Besides the studies I’ve been playing guitar, computer games and hanging out with my fellows. We were in Volksfest with Finnish group yesterday. There were an amusement park and really large tents which were like big saloons inside. A significant element was the people, after 5 p.m the empty tent started to fill up. The atmosphere was full of enthusiasm and joy. The beer was expensive in comparison to German price level, but still cheaper than in Finland. From the amusement park I found a liquorice which was the top thing that day.

Inspiring way to spend time.

At Volksfest.

Comments Off on Life has turned into everyday living

Orientation time

It is my 17th day here today and it feels like it’s been at least 2 months. There have been a lot of things to do, so I haven’t had so much time to examine or focus on my environment. So far I know the vicinity of my dormitory, some local stores and the main street of Göppingen. The church at the backyard of my house has become very familiar. I have never been there inside yet, but the way they rings church bells is kinda annoying. Regardless of date the bells ring the at 6 a.m, 12 p.m and 7:30 p.m for 4 minutes in addition of indicating the time at every passing quarter. It seems to be a more common habit in middle Europe, according to my Spanish friends.

Our German, history and culture classes have already. The teaching manners seem to differ from those in Finland, I’ve noticed so far.  I am attending German classes for beginners, but our teacher doesn’t talk in English so much. It’s half English and half German. I heard that in other beginners groups they might talk few words in English so I feel a little lucky. Seems to be true that we focus more in grammar in Finland. Here, the teacher teaches us more complete sentences than vocabulary or grammar. The teaching manner here feels challenging, but the good thing in classes is that we practice oral speaking a lot.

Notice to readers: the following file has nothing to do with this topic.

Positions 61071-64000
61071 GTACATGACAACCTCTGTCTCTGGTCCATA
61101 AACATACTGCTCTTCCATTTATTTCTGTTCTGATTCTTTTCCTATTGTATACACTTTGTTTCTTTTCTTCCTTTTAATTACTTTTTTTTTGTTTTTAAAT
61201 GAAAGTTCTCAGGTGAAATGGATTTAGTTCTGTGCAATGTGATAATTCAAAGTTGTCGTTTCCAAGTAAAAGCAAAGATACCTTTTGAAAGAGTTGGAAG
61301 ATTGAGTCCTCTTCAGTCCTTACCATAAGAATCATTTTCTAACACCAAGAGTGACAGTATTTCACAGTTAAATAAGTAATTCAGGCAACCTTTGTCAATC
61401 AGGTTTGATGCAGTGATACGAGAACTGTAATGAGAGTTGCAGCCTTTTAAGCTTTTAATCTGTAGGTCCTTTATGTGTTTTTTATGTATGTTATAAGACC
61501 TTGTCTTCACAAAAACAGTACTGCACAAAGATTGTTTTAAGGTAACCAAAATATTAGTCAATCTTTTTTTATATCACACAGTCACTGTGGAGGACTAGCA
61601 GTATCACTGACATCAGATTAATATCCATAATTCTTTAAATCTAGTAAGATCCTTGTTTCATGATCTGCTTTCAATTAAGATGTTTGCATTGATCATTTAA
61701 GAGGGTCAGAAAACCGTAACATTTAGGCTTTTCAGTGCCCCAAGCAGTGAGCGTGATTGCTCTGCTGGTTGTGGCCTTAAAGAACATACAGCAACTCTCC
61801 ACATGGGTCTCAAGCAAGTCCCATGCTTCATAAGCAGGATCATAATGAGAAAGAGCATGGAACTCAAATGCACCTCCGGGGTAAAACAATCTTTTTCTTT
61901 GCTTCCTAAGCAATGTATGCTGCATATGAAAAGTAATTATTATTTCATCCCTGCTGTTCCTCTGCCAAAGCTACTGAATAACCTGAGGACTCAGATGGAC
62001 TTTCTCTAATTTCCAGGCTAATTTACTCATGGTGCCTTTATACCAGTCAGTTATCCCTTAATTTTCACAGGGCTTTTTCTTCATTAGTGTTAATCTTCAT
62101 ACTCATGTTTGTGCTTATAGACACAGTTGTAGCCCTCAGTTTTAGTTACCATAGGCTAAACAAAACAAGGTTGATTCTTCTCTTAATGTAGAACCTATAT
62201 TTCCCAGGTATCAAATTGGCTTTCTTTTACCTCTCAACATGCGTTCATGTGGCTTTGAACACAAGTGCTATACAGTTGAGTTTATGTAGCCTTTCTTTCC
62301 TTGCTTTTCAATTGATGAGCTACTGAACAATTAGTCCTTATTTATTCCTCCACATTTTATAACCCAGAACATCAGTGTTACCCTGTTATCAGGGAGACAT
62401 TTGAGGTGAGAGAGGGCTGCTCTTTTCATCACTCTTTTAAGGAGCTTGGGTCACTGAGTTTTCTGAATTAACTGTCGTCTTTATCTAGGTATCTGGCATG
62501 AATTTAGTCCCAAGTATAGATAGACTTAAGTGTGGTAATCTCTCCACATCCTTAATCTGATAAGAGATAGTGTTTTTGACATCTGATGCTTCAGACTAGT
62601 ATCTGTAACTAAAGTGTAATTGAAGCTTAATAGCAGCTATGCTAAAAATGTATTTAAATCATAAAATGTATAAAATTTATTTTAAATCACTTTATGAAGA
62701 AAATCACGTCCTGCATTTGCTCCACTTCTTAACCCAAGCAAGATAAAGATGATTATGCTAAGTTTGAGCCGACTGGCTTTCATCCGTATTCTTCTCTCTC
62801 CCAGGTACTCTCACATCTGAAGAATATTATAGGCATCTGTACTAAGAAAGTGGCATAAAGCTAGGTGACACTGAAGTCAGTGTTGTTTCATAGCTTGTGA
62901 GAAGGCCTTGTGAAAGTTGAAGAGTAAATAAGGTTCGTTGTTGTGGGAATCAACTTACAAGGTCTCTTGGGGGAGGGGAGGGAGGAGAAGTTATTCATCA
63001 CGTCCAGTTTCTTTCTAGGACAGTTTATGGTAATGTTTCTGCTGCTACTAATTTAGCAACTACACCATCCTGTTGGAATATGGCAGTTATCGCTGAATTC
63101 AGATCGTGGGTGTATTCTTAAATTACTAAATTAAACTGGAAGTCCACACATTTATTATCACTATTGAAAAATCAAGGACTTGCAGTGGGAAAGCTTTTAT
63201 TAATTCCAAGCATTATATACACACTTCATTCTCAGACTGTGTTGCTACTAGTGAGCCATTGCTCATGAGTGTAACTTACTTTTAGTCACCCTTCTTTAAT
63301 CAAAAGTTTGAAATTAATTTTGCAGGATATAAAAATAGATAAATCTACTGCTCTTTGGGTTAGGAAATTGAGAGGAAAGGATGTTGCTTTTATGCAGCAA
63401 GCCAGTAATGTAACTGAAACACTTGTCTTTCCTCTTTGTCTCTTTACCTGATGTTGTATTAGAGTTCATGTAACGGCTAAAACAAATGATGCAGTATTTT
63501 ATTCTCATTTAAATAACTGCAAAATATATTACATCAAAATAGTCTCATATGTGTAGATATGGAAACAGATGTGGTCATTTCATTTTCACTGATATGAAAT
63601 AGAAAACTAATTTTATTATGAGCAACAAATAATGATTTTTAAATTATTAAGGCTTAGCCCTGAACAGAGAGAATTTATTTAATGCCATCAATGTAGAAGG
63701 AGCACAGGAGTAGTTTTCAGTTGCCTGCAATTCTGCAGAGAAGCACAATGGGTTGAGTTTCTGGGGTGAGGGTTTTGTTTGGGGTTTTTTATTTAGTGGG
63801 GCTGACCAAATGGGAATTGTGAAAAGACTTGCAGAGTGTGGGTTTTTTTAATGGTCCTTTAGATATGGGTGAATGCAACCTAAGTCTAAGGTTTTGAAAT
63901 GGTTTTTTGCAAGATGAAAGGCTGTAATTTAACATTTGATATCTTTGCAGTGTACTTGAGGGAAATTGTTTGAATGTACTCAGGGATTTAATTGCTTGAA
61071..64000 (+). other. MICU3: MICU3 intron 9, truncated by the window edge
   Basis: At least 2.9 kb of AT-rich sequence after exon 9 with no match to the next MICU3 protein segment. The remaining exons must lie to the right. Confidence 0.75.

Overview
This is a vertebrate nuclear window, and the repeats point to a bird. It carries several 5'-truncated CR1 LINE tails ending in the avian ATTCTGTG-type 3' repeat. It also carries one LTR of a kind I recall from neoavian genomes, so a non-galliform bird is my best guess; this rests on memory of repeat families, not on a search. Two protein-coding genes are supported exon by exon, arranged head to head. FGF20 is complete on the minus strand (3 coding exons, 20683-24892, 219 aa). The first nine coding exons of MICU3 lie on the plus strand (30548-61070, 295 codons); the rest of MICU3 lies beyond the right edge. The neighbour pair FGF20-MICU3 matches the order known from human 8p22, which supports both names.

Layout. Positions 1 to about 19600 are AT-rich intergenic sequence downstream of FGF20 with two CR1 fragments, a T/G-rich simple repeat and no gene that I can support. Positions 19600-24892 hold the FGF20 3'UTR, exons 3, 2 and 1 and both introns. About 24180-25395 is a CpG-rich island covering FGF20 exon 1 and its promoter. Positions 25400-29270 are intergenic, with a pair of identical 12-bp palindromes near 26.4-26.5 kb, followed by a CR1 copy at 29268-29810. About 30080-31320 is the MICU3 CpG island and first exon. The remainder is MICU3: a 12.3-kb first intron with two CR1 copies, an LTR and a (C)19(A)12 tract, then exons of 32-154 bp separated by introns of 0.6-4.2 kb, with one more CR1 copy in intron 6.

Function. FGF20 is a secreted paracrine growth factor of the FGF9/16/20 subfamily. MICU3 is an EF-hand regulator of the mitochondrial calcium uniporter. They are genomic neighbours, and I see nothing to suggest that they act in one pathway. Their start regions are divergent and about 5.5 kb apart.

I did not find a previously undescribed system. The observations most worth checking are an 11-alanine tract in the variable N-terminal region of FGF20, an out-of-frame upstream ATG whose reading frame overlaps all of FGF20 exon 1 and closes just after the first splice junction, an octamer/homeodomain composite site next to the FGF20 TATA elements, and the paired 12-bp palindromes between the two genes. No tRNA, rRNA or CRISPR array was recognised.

We have had only one class of German culture and history, but it really felt interesting and I can’t wait for the next lecture. To complete the course, we are supposed to give a 20 – 30 minutes presentation with a pair, the subject is free but it must concern German somehow. I’m worried of giving such a long presentation in a foreign language. If you have good ideas about the subject, you are free to give me some ideas in the comment section.

During these weeks I have registered as a resident of Göppingen, acquired a German bank account. On spare time I have been eating and drinking out with other exchange students and met new people.

Spending a sunny day with friends

 


When the jorney comes true

It’s my fourth day in Germany now and two nights have I spent in my dormitory in Göppingen. Most of my stuff is still unpacked, but the most essential things have found their places, like the coffee machine, the computer and the bed sheets. There haven’t been enough time for making the dormitory cozy. Actually this is my first day when I have time and energy to arrange my personal things. I haven’t planned on what I should bring with me until the last day I was in Finland, when I started finally packing. So you could say that something must be missing, fortunately there are markets, shops and other services from 15 minute’s walk away.

I felt drowsy during the first couple days and started to regret this choice. I guess I was avoiding my negative feelings about this trip until the departure day and all the negative feelings were showing up strongly. The hardest part is to separate from my beloved ones. In addition of growing as person I want to construct and maintain my relationship with my girlfriend and family. That made me promise myself that I will perform winter semester first and then rethink if I want to continue on spring semester. For me it’s easier to split this challenge in smaller pieces rather than just carry it out. Now I have calm down and used to the idea of being here and more positive things starts to come out.

Yesterday it was the first orientation day in Esslingen and there were approximately 100 of us. Our international coordinators took us to the castle of Esslingen throught the Old city where we played some social skills games and enjoyed food and drinks. After that we found a park where we continued chatting and drinking with the other exchange students in Göppingen. The atmosphere was welcoming, warm and people took each other into account.

Looking forward one day at a time.

What a great day we had

 

A view from the Esslingen castle hill

 


Welcome!

This blog is about my double degree program in Esslingen university of applied sciences, where I’m performing a bachelor’s degree. In addition to mandatory school work, my intention is to share my experiences in studying, practical training and residence.

Comments Off on Welcome!